The Gathering’s Wilds Of Eldraine Is A Breath Of Fresh Air

There’s a lot riding on Wilds of Eldraine. It’s been five months since Magic: The Gathering’s March of the Machine, and since then we’ve had a turbulent summer full of whiffs like The Aftermath, The Lord of the Rings’ One Ring frenzy, and players taking out mortgages and selling vital organs for a single pack of Commander Masters.


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Wilds of Eldraine needs to be good to blow away the cobwebs of the last few months. Luckily, it’s done that and then some. It’s a vibrant set inspired by European fairy tales full of fantastic mechanics, and some of the most gorgeous art we’ve seen in a while, while also successfully shaking off the Phyrexian invasion and reminding us that Magic is meant to be, more than anything else, fun.

RELATED: Every Card In Magic: The Gathering’s Wilds Of Eldraine

Our first trip to the plane, 2019’s Throne of Eldraine, wasn’t a perfect set, plagued by a weak mono-colour theme and some incredibly busted cards like Oko, Thief of Crowns; Once Upon A Time, and Fires of Invention picking up bans left and right. Its popularity instead almost entirely hinged on its more flavourful elements. The towering courts, the gallant knights, the gingerbread men, and a billion references to the Brothers’ Grimm helped us fall in love with the world it strived to create.

Beluna Grandsquall by Victor Adame Minguez
Beluna Grandsquall by Victor Adame Minguez

Wilds of Eldraine expands on the world by moving beyond the human courts and into the untamed wilds. It does away with the Arthurian influence of its predecessor, and instead goes all-in on the fairy tales. These tales define everything about Wilds, from its art right down to its structure, in a way that feels far more cohesive than in Throne. Even its ten limited archetypes are based on tales rather than the simple mechanical or faction consideration we usually get, like red/green retelling Little Red Riding Hood by having you control big creatures, or blue/green being Jack and the Beanstalk and ramping up lands as fast as possible.

Free from the body horror of Phyrexia, Eldraine’s free to explore the more whimsical, painterly style I love so much. Even otherwise unremarkable cards like Cheeky House-Mouse, Living Lectern, and Lord Skitter’s Butcher are bursting with personality and a frivolity we’ve been missing from Magic since the Phyrexians burst back on the scene. This sense of care-free adventure can be found right from the storybook alt-arts to the basic lands, which are shadowbox photographs by Hari & Deepti that look radically different to the usual digital art that dominates Magic’s visual language.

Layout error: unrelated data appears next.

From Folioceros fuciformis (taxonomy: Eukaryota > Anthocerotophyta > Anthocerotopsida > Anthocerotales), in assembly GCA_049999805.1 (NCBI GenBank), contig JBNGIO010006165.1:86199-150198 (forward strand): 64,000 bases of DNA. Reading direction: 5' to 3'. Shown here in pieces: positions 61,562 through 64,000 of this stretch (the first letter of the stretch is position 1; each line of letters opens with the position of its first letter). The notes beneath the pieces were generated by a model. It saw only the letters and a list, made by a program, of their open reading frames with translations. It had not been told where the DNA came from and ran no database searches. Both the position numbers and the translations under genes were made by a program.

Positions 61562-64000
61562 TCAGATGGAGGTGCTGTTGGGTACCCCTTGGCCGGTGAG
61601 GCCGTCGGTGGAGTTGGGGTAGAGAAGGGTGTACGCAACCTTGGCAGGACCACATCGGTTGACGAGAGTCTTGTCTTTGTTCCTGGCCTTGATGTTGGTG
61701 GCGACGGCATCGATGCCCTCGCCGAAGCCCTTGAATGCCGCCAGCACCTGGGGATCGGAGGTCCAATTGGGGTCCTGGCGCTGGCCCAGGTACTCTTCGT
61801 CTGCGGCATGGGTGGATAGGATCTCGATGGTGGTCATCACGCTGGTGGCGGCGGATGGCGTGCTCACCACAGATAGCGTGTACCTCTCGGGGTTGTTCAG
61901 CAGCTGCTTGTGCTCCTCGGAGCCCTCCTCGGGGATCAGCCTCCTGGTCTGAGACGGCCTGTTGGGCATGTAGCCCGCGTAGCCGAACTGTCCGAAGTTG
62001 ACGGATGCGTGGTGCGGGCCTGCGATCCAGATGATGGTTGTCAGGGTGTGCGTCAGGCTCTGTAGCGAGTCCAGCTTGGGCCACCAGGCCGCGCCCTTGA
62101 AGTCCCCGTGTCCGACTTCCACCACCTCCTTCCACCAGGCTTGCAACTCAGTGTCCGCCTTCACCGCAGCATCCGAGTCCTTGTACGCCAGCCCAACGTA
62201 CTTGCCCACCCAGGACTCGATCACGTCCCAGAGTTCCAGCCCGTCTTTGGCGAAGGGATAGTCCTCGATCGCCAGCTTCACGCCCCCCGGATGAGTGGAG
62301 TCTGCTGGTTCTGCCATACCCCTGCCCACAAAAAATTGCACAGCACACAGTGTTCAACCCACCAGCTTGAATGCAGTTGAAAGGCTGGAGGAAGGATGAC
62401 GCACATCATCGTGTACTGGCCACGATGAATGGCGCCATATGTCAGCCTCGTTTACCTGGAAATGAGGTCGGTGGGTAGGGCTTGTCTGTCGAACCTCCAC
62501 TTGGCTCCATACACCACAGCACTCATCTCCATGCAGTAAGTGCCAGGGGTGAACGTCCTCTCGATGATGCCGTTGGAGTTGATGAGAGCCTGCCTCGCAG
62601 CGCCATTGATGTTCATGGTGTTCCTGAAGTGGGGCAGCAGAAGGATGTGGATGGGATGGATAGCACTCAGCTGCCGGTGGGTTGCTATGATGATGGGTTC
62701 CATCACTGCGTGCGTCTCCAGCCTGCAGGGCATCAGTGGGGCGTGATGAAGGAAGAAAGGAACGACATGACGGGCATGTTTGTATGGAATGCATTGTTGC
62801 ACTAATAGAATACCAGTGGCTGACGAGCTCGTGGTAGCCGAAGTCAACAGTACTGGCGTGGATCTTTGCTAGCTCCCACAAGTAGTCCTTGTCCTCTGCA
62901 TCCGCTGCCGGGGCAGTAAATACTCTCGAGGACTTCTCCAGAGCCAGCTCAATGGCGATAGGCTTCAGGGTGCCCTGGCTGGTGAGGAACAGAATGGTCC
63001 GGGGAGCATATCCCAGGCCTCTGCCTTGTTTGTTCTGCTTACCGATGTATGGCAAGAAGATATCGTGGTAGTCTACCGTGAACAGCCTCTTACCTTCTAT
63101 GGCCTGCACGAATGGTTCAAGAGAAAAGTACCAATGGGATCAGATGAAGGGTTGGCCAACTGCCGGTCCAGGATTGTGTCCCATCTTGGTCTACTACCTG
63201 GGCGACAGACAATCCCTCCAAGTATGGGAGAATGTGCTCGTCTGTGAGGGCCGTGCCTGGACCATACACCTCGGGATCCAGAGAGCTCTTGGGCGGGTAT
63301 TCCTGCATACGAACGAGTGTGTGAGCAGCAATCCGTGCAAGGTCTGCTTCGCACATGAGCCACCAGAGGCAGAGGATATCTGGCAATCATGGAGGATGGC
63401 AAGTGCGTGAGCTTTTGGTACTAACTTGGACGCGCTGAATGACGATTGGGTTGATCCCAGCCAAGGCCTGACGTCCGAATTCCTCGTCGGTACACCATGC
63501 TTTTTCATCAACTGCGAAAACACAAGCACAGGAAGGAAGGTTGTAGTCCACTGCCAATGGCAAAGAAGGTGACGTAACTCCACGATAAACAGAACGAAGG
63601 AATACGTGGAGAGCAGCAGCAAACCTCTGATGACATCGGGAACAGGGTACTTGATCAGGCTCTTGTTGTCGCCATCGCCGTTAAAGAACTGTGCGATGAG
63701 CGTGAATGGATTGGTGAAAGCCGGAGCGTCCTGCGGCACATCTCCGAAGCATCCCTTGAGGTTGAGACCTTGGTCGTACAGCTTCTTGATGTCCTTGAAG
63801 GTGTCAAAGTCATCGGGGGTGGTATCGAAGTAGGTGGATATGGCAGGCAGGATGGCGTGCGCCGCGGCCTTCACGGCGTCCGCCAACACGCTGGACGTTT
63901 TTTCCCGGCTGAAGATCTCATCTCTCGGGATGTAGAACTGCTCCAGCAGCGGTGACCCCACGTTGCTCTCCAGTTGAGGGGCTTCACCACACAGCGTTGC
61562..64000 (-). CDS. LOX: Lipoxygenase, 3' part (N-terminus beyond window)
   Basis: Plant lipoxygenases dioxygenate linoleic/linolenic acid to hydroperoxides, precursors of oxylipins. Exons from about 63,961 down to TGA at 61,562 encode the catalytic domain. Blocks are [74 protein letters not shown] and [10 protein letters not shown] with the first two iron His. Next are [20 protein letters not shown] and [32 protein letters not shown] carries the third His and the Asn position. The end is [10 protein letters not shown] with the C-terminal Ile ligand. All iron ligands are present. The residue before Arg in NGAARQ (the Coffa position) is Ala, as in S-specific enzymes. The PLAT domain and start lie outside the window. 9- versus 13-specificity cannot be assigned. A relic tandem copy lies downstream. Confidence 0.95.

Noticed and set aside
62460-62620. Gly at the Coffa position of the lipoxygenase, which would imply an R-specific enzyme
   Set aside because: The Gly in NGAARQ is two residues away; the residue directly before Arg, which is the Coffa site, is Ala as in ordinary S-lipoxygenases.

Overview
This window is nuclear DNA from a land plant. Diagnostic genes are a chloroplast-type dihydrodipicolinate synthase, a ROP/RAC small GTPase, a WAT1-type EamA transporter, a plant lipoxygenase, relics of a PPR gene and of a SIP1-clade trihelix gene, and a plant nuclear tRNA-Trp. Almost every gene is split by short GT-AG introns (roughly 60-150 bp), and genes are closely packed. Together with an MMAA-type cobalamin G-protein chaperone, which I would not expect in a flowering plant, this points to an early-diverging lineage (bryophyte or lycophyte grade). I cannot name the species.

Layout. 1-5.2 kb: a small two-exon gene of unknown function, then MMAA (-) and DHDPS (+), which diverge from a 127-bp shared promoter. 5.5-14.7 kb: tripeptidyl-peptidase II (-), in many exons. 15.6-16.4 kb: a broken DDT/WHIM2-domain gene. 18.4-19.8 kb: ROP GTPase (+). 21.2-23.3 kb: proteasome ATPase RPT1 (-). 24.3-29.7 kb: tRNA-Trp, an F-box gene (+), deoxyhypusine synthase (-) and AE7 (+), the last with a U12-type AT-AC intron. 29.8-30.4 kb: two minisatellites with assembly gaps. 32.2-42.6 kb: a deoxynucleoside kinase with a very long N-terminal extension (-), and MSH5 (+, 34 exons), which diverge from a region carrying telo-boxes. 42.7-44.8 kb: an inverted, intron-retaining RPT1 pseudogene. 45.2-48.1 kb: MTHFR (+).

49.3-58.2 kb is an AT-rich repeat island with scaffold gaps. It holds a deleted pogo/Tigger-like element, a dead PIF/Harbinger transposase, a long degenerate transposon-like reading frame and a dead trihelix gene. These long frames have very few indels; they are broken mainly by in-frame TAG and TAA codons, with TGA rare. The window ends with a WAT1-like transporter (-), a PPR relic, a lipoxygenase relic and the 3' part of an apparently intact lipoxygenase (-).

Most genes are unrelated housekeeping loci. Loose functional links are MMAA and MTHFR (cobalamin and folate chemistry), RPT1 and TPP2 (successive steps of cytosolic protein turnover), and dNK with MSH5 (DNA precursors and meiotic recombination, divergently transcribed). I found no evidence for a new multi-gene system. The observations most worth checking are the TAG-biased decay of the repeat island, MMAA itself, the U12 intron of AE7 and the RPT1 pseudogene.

Woe Lands

The mechanics brought back from Throne of Eldraine have also been improved. Adventure was by far the runaway hit of Throne, putting two spells on a single card. In Wilds, we’ve now got multi-coloured Adventures, which tears the design space wide open and allows otherwise mono-coloured creatures to do pretty much anything with the addition of an Adventure spell. I wouldn’t be surprised if we see Adventure follow the likes of Saga in becoming a much more ubiquitous mechanic thanks to this change, and it’ll be exciting to see how far they can be taken.

Food’s comeback is a little less confident, despite having appeared just a few months ago to great effect in The Lord of the Rings. Flavourfully, the introduction of the Hansel and Gretal village of Sweettooth, and its monstrous sweets where most Food cards in this set are found, is an absolute slam dunk. But Food feels somewhat tacked onto the set, serving as one of its generic sacrifice fodder pieces for the new bargain mechanic instead of its own, special thing. The goal was for Food to do more than make games grindy through lifegain, but I don’t think Wizards has quite hit the mark on it just yet.

Back For Seconds by Julia Metzger
Back For Seconds by Julia Metzger

If anything brings back the horrors of Oko-tober and the warping impact Throne of Eldraine had on the game, it’s bargain. It’s effectively kicker, but instead of paying mana you can sacrifice an artifact, enchantment, or any token instead, and the results are some horrifically powerful cards that are already having an effect on the game. Did we need Beseech the Mirror, a new way to get out The One Ring or Sheoldred, The Apocalypse with even more regularity? Probably not. Hamlet Glutton has also been tearing up the limited environment as a quick and easy way to get a 6/6 out ahead of schedule. If any cards get banned from this set, you’ll likely see the bargain keyword on there somewhere.

Wilds of Eldraine’s biggest appeal isn’t found in the booster packs, though, it’s what it represents for Magic as an ongoing game. Eldraine has been used as the palate-cleanser before, debuting right after the War of the Spark. This time it’s the follow-up to the March of the Machine, giving us room to breathe after a years-long arc, and a jumping-on point for new players who don’t know who Jin Gitaxias is, but can recognise the Big Bad Wolf with ease.

Decadent Dragon by Aaron Miller
Decadent Dragon by Aaron Miller

After months of turbulence, we have Wilds of Eldraine, a set that’s reasonably priced, well-designed, thematically resonant, and has, aside from a few mix-ups with tokens in the Commander precon decks, come and gone without an outpouring of controversy. It wasn’t just the Phyrexians we needed a rest from, and Wilds helps remind us that, at its core, Magic is a really, really fun game. Magic has finally remembered it doesn’t need to be all multiversal stakes and body horror; sometimes you just want to say you’re “cheesed to meet you” when you play a Cheeky House-Mouse.

NEXT: TCG Release Dates 2023

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